Thus, while the Monadnock stands assuredly at the end of the city’s tradition of masonry skyscrapers, Root’s bay windows were far more progressive than the structure is generally give credit for.  The Monadnock’s bay windows represented an early use of a device that had been well-tested, but that would also find far greater application on the other ‘veneered’ buildings of the early to mid-1890s.  Rather than seeing the building as strictly a masonry structure,  we ought to see the Monadnock as a steel building struggling to break out of a masonry cage, and that makes it, I think, even more interesting than the traditional histories have suggested.

old skyscraper of the week–monadnock

I spent a month this summer at the Canadian Centre for Architecture studying their collection of over 400 Burnham and Root drawings for the Monadnock–one of Chicago’s best known 19th century skyscrapers and the building traditionally seen as the tallest and most complete statement of the masonry-structured skyscraper there or anywhere else.

What I found doesn’t so much contradict that traditional view as expand upon it, and while I want to save some secrets for the book (manuscript complete and in review as we speak), there are some aspects of the research that I think deserve some immediate discussion.  So I’m going to post a couple of bits this week on the building and its structure.

First things first: in addition to an immense debt of gratitude to all of the staff at CCA, I also owe big shout-outs to Bill Donnell, the building’s owner, who has now twice volunteered his time to show me around the building–including its basement(where you can see perhaps the only exposed grillage foundation on the planet) and some of its more intricate structural elements; and to Michael Blossom, a high school classmate and owner of the two Floradora boutiques on the ground floor, who let me poke around while he was having some renovations done.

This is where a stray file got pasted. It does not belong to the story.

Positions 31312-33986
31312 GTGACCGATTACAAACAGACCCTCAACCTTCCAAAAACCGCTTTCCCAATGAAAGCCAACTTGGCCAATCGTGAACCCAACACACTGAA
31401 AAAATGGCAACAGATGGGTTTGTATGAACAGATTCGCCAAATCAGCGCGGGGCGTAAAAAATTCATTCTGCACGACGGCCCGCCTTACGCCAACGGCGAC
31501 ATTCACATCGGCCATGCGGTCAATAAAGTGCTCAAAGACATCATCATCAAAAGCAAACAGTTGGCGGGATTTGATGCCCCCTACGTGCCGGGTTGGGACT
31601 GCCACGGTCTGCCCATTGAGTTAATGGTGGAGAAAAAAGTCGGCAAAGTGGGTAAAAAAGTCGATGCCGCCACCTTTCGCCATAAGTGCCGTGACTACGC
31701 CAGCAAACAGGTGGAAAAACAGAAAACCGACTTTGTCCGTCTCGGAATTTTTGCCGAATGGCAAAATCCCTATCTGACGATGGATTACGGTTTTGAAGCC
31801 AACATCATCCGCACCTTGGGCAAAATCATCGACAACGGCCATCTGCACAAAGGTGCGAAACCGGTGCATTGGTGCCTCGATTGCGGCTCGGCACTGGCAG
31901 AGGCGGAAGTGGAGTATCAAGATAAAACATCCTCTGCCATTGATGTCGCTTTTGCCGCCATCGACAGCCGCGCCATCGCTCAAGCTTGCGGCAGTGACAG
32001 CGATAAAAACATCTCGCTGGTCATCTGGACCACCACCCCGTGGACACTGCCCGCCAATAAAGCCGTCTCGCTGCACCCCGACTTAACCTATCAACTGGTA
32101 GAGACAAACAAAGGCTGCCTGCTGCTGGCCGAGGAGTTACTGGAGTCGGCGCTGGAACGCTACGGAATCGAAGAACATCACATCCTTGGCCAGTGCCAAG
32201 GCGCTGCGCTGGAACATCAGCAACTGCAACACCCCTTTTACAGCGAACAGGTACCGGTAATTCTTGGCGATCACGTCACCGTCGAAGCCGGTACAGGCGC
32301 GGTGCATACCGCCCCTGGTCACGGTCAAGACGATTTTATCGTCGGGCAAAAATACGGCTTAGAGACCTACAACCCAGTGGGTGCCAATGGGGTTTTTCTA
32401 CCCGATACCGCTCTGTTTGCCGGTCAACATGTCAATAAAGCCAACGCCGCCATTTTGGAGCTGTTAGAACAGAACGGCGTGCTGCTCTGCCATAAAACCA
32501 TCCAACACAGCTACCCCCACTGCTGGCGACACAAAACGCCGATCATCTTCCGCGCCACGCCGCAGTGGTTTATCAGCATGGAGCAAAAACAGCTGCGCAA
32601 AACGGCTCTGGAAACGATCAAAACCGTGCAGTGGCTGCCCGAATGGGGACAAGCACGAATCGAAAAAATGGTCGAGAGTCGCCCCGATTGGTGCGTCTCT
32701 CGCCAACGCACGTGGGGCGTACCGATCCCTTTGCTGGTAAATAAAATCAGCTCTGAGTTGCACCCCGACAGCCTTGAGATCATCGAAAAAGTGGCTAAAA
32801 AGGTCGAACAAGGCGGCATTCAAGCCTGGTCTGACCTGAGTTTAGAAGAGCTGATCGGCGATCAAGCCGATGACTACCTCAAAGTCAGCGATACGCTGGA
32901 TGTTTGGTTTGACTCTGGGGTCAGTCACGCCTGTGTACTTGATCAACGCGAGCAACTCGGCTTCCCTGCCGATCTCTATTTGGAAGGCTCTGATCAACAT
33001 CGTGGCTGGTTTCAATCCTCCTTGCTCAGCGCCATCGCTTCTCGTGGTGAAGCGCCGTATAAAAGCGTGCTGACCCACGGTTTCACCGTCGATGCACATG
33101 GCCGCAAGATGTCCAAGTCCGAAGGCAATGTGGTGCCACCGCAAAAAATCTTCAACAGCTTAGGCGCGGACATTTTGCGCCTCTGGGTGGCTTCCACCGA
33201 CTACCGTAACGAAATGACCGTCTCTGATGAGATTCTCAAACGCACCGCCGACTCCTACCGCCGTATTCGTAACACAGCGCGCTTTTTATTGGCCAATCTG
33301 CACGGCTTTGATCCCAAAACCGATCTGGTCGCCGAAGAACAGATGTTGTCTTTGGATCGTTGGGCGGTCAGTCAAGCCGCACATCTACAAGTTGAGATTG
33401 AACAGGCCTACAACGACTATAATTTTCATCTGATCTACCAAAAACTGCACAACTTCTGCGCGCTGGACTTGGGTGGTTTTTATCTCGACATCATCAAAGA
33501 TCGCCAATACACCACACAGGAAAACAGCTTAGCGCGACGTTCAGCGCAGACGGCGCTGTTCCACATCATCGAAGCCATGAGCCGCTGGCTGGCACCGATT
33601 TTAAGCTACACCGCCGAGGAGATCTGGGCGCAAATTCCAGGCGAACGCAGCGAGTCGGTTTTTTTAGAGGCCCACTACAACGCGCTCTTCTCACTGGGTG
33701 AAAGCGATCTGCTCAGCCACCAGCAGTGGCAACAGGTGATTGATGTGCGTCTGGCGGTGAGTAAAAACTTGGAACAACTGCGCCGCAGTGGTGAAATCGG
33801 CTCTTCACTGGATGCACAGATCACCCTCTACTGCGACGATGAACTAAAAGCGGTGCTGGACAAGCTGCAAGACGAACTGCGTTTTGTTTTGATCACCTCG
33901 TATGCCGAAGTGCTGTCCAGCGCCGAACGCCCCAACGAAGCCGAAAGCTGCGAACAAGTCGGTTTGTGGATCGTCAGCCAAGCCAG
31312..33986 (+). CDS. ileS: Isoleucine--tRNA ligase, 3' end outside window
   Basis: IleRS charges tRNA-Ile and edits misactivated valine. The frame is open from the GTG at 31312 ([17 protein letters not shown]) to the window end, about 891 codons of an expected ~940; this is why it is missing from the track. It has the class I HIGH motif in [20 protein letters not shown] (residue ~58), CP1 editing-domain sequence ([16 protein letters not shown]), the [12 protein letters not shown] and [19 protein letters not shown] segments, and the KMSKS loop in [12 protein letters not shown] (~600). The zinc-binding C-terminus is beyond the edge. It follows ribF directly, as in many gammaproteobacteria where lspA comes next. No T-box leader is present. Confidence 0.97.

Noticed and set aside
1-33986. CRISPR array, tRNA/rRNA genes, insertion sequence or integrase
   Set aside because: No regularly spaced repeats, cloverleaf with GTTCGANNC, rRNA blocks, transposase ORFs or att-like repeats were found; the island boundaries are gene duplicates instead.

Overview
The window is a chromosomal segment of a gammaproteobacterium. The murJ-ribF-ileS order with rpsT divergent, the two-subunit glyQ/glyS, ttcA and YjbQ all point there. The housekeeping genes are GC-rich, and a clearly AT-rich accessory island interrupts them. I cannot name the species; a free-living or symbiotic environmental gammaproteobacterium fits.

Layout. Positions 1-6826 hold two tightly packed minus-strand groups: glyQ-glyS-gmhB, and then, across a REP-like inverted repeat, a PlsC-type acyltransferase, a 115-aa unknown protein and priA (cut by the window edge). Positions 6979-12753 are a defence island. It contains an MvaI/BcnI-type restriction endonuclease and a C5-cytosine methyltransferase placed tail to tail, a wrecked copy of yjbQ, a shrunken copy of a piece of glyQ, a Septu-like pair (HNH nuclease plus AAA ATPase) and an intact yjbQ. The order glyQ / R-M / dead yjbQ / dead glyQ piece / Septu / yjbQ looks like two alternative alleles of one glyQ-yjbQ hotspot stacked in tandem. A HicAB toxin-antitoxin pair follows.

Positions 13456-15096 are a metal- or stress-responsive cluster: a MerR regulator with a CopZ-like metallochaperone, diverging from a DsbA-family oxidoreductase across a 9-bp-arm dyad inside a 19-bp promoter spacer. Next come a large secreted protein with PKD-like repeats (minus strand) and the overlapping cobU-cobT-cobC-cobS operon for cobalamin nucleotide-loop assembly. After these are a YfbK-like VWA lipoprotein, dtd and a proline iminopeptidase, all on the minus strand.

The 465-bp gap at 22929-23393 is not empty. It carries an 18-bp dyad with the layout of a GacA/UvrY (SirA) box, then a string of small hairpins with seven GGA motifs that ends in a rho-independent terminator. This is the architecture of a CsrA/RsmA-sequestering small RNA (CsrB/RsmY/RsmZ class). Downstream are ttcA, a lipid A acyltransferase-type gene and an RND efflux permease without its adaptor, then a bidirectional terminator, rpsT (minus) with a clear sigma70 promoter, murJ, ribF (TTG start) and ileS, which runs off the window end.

So today, some basics.  The building was commissioned by Boston’s Brooks Brothers, who had previously hired Burnham and Root to design the hugely successful Monadnock Block.  In 1885, anticipating the opening of Dearborn Street to the south, the Brooks’ asked B+R to design a large block on the sliver of land left between Dearborn and what’s now Federal Place.  Root’s response was an expansion of the Montauk’s basic idea, but with brick structure organized into piers and window surrounds, adding a grain to what had been very neutral elevations in the earlier project.  With uncertain economics, however, the project was put on hold for several years.

In the runup to the 1892 Columbian Exposition, however, the Brooks’ realized the chance to develop what was becoming a prime piece of land, and they seem to have asked Burnham and Root to rush the project to completion in 1890-91.  Whereas the earlier scheme was rendered in immaculate drawings, the latter plans were clearly done in a rush.  Several competing myths suggest that Root either trimmed the ornament from this scheme because of the Brooks’ concern that it would cost too much, or that the minimal elevations were actually planned by Burnham while Root was on holiday, but more impressive was the fact that Root responded to contemporary developments in cantilevered steel construction and large, light-gathering bay windows.  These elements were grafted on to a stripped-down version of the original scheme, pushing the building’s rental spaces out from between massive weight-bearing piers of masonry.

Root’s detailing, of course, belied the casual mythology of the building’s aesthetics.  Several hundred custom sizes of brick were required to construct the building’s flowing, undulating brick elevations and the famed corner chamfers, a difficult fabrication and construction issue that shows Root’s concern that the building read monolithically, and as a definitive statement in brick.

The Monadnock was not just a brick structure, however, and its bay windows suggest that, rather than being seen as the final statement of masonry skyscraper construction, it might better be seen as a pivotal moment in the relationship between steel and brick.  I’ll post some diagrams and explain why I think this is the case sometime mid-week.